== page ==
Think fest panellists dwell on issues like Moosewala’s music, literary translations
Think Fest, Speaking Allowed, organized by Elsewhere Foundation, saw evocative ideas, debates, and discussions at two locations in Chandigarh. The event covered topics like Writing Kashmir, Who is Afraid of Indian Literature, Gazing at Punjab through Art, and Reading Young. The second day ended with a tribute to Begum Akhtar by musician and writer Vidya Shah.
Two-day Think Fest, Speaking Allowed, organised by Elsewhere Foundation, saw a free flow of evocative ideas, debates, and discussions.
The event was organised at two locations in Chandigarh – CII Northern Region Headquarters, Sector 31, and Chandigarh Club on March 30 and 31, respectively.
Day 1 kicked off with the session, Writing Kashmir, by author Ashish Kaul and writer-artiste Inder Salim. It was moderated by city-based senior journalist Manraj Grewal.
The session focused on the need to bring alive different narratives from the Valley. Kaul, who has authored bestsellers like Didda: The Warrior Queen of Kashmir, Refugee Camp, and Rakht Ghulab, said, “The need of the hour is to look at Kashmir from a fresh perspective and focus on the problems of the common man – be it food, power, equal rights, or peace.”
Inder Salim staged a short performance, Lost Phiren, and talked about the role of art as activism.
The next session, Who is Afraid of Indian Literature, was held by JCB Prize-winning author Khalid Jawed, Crossword-prize winning translator Arunava Sinha, Speaking Tiger publisher Ravi Singh, and award-winning poet Nirupama Dutt. It reflected on vernacular literature making headlines and winning awards after being translated into English.
The panellists spoke about translations bringing to centre stage narratives from across the country.
On the type of writing coming forward from young and new writers, Ravi said, “New age writing is diversified content.”
Khalid said, “Urdu is considered the language of Muslims. But that’s not true as it has the ability to connect people;” while Arunava said, “More translators will result in more readers of vernacular literature, which is much needed.”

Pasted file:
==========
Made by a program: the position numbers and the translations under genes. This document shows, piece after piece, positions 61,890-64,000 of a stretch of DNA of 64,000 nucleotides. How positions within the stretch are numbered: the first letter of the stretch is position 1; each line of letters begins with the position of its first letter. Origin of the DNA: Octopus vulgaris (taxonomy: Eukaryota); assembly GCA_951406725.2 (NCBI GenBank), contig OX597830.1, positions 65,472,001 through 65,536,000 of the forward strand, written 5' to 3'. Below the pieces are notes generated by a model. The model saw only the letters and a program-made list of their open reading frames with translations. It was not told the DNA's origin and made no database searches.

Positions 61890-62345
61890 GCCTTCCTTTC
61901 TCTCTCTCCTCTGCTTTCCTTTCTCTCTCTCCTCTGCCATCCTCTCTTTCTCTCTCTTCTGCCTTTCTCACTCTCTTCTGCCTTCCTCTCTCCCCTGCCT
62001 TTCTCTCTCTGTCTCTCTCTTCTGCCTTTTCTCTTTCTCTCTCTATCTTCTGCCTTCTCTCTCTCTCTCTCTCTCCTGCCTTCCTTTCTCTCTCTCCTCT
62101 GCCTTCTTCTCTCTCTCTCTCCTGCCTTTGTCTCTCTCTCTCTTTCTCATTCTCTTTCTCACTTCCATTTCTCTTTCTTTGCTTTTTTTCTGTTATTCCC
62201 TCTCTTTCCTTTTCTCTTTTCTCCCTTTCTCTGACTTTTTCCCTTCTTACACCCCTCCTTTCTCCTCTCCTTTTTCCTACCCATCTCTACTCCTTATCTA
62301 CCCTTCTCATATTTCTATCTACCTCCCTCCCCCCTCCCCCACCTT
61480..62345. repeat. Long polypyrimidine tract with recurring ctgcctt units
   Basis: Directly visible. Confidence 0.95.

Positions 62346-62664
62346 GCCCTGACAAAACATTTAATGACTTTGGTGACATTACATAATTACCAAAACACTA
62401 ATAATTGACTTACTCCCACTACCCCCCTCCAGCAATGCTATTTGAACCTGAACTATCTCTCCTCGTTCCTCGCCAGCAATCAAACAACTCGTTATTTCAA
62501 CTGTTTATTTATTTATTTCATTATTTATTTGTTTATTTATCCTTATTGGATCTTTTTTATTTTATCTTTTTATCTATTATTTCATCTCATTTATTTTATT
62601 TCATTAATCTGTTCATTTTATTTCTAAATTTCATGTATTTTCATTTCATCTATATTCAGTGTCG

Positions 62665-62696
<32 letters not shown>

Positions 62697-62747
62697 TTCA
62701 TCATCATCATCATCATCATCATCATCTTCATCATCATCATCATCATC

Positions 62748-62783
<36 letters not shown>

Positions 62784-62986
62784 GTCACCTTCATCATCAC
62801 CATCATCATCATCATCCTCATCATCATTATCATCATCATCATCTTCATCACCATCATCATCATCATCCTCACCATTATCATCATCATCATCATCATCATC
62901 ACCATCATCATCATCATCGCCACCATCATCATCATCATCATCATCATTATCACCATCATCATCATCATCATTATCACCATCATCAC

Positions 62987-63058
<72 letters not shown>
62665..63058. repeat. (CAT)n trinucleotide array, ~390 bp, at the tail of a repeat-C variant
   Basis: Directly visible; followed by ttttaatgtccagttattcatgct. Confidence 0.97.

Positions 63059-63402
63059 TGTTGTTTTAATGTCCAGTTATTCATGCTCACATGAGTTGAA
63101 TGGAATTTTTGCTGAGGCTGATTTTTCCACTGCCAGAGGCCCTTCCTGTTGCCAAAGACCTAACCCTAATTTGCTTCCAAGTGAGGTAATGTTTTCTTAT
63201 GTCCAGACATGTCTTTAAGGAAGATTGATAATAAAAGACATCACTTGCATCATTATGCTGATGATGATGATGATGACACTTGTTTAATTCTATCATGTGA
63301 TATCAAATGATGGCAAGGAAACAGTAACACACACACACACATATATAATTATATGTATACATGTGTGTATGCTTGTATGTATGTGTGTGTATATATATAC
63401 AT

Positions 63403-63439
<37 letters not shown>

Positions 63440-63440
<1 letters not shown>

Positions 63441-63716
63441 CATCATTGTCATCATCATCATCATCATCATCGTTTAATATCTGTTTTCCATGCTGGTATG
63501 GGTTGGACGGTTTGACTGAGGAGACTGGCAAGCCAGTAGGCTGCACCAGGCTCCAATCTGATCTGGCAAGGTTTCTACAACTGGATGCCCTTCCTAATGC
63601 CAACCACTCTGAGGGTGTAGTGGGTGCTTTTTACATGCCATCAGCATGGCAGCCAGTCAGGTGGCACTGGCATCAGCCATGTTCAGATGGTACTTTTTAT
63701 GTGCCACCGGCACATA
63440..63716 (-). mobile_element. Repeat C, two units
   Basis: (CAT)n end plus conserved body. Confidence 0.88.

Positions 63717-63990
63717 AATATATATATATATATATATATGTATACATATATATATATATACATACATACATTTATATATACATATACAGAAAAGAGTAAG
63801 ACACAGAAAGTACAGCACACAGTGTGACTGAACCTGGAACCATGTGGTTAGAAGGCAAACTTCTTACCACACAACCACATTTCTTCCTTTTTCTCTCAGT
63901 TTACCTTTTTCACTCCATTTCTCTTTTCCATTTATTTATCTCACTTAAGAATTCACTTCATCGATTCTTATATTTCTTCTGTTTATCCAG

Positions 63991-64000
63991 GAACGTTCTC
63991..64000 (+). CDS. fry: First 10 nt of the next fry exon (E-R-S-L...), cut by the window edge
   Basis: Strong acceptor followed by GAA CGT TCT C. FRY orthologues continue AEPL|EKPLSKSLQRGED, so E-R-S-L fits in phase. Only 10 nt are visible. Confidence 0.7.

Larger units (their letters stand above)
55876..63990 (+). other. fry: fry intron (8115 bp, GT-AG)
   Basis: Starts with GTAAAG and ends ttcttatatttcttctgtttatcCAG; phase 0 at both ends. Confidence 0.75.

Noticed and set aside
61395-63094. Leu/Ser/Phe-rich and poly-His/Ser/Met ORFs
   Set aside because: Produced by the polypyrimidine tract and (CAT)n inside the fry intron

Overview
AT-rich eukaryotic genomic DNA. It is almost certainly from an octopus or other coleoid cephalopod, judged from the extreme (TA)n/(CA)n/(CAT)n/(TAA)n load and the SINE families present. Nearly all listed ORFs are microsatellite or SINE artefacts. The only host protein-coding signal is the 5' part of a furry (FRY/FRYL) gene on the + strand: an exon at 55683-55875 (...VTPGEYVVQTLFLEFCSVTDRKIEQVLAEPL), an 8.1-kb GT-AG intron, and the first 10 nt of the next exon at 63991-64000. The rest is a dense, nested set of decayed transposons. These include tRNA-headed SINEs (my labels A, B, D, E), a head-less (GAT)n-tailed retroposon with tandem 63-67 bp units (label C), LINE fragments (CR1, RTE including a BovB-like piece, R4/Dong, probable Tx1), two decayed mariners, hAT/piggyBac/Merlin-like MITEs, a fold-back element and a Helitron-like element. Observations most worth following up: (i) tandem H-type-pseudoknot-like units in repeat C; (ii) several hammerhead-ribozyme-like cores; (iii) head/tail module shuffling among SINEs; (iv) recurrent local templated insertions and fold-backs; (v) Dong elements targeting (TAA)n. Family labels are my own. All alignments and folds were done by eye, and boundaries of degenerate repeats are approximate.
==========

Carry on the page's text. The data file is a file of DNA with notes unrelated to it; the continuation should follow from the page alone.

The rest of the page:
The third session, Gazing at Punjab through Art, had celebrated singer Rabbi Shergill and acclaimed artistes Thukral and Tagra talking about contemporary Punjab, and reflecting their thoughts, ideas, and vision through art. The session was moderated by filmmaker Daljit Ami.
“I understand the glamour and glory that comes with Punjabi music as we hear it today. I know it and I resist it. Yes, we should know what people are thinking but one has to understand what art is and what it stands for. Where are the voices of Asa Singh Mastana, Surinder Kaur, Bulleh Shah, Sultan Babu, and Dheeraj Kumar, which made Punjab cosmopolitan? Where are the female voices?” said Rabbi Shergill.
“I consider Waris Shah the Shakespeare of Punjab. His invocation of the character of Heer is the cornerstone of Punjabi literature and we have collectively failed that literary heritage. Our responsibility is to take charge and bring change,” he said, adding that he is working on music inspired by poet Sultan Babu.
The last session of the day, Reading Young, busted the myth that young generations are not reading enough. Children’s author and filmmaker Samina Mishra and graphic novelist Ita Mehrotra talked about what young adults are reading.
Day 2 ends with melodious tribute to Begum Akhtar
The second day had vocalist, musician, social activist, and writer Vidya Shah stealing the show with her melodious tribute to Begum Akhtar.
Shah’s performances brought together stories, visuals, music, poetry, and text, along with issues of gender and sexuality.
Shah said, “My tribute voices the feisty, feminist side of Begum Akhtar through her music. She was a rockstar in a time when there was no social media. Akhtari is my tribute to her.”
Shah, who is of the opinion that the making of music is the making of a person, said, “I want to display the narrow yet topsy-turvy road of Bai to Begum through music. I want to show how she navigated through life and faced challenges head-on. That era was dominated by strong women and Akhtari is my ode to them.”
(With inputs from Lavanya Sharma)